Multi-book author Sean Ferrell introduces us to Man In The Empty Suit:
Say you're a time traveler and you've already toured the entirety of human history. After a while, the outside world might lose a little of its luster. That's why this time traveler celebrates his birthday partying with himself. Every year, he travels to an abandoned hotel in New York City in 2071, the hundredth anniversary of his birth, and drinks twelve-year-old Scotch (lots of it) with all the other versions of who he has been and who he will be. Sure, the party is the same year after year, but at least it's one party where he can really, well, be himself.
The year he turns 39, though, the party takes a stressful turn for the worse. Before he even makes it into the grand ballroom for a drink he encounters the body of his forty-year-old self, dead of a gunshot wound to the head. As the older versions of himself at the party point out, the onus is on him to figure out what went wrong--he has one year to stop himself from being murdered, or they're all goners. As he follows clues that he may or may not have willingly left for himself, he discovers rampant paranoia and suspicion among his younger selves, and a frightening conspiracy among the Elders. Most complicated of all is a haunting woman possibly named Lily who turns up at the party this year, the first person besides himself he's ever seen at the party. For the first time, he has something to lose. Here's hoping he can save some version of his own life.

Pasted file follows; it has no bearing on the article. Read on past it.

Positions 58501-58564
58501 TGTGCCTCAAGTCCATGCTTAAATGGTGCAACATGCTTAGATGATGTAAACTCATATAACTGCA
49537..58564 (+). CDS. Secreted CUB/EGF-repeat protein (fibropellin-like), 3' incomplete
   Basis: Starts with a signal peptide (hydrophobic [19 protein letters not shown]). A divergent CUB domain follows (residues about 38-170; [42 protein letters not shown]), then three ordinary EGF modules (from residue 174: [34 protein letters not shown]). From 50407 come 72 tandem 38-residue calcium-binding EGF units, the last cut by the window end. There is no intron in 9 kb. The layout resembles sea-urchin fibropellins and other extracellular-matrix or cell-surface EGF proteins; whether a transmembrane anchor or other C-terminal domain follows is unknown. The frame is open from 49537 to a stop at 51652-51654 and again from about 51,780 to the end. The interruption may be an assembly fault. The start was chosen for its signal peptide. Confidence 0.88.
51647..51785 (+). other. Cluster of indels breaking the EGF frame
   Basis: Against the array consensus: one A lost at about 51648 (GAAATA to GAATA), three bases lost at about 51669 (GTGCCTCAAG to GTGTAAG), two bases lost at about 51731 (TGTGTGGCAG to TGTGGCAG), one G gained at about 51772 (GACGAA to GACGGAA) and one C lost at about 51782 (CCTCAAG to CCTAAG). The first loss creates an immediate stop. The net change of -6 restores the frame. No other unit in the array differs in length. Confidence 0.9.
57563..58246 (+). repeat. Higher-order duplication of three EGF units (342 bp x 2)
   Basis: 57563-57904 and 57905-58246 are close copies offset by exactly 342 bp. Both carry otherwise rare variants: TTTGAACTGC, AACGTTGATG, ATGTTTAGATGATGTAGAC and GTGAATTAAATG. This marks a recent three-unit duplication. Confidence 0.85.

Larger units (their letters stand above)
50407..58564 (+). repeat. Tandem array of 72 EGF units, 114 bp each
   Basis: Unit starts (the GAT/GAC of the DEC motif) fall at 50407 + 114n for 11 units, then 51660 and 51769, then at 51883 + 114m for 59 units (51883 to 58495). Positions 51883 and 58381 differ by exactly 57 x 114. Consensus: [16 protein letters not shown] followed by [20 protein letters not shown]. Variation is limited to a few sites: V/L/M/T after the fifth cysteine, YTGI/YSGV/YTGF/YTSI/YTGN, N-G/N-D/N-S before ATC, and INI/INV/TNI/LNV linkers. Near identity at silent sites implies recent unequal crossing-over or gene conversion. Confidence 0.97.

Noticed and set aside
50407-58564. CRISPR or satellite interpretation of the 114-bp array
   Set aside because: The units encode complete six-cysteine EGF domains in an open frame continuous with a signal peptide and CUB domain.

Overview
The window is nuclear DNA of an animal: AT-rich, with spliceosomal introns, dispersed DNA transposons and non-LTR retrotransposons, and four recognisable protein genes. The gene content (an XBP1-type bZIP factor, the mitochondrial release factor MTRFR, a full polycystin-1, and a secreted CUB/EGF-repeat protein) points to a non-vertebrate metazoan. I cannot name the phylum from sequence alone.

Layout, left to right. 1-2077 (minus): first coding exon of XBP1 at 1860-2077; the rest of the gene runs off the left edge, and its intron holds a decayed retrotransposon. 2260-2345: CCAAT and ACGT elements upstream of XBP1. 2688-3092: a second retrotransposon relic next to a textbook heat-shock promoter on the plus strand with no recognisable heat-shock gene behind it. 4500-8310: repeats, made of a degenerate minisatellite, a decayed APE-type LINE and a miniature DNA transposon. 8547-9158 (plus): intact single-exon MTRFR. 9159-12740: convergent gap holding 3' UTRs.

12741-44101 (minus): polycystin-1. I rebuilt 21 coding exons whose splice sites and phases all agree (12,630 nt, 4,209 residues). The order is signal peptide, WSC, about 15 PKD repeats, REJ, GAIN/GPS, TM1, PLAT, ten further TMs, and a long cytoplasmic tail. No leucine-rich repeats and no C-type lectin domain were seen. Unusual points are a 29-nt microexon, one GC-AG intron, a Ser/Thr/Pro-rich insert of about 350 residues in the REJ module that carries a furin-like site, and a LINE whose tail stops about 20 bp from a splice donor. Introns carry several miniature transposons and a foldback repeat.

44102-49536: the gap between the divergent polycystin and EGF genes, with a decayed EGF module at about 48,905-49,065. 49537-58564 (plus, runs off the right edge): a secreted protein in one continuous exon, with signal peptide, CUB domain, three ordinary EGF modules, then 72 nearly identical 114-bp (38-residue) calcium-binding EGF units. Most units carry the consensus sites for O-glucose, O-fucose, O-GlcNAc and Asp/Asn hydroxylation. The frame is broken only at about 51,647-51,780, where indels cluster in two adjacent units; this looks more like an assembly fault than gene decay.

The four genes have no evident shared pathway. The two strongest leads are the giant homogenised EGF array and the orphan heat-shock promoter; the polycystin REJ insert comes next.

Can a man stop himself from killing himself in the future?
I love sci-fi and especially those stories about time travel. Sean takes a common plot device and uses it in a most unusual and entertaining fashion. This is a story that delivers a great deal of fun and intrigue as #39 tries to keep from becoming the very dead #40. People who love whodunits will enjoy this book a great deal as well as hardcore fans of sci-fi.
Some very nice writing, Sean easily paints a clear picture with setting, action, and dialog. He manages POV in what could be a very confusing scenario.
I enjoyed the book a lot, and found only one spelling error. I give this book 4.6 stars.
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Science fiction, time travel, mystery, suspense, thriller, action, sci-fi
Who am I?
An avid reader, typobuster, and the Hyper-Speller. I am a husband, father, and grandfather.
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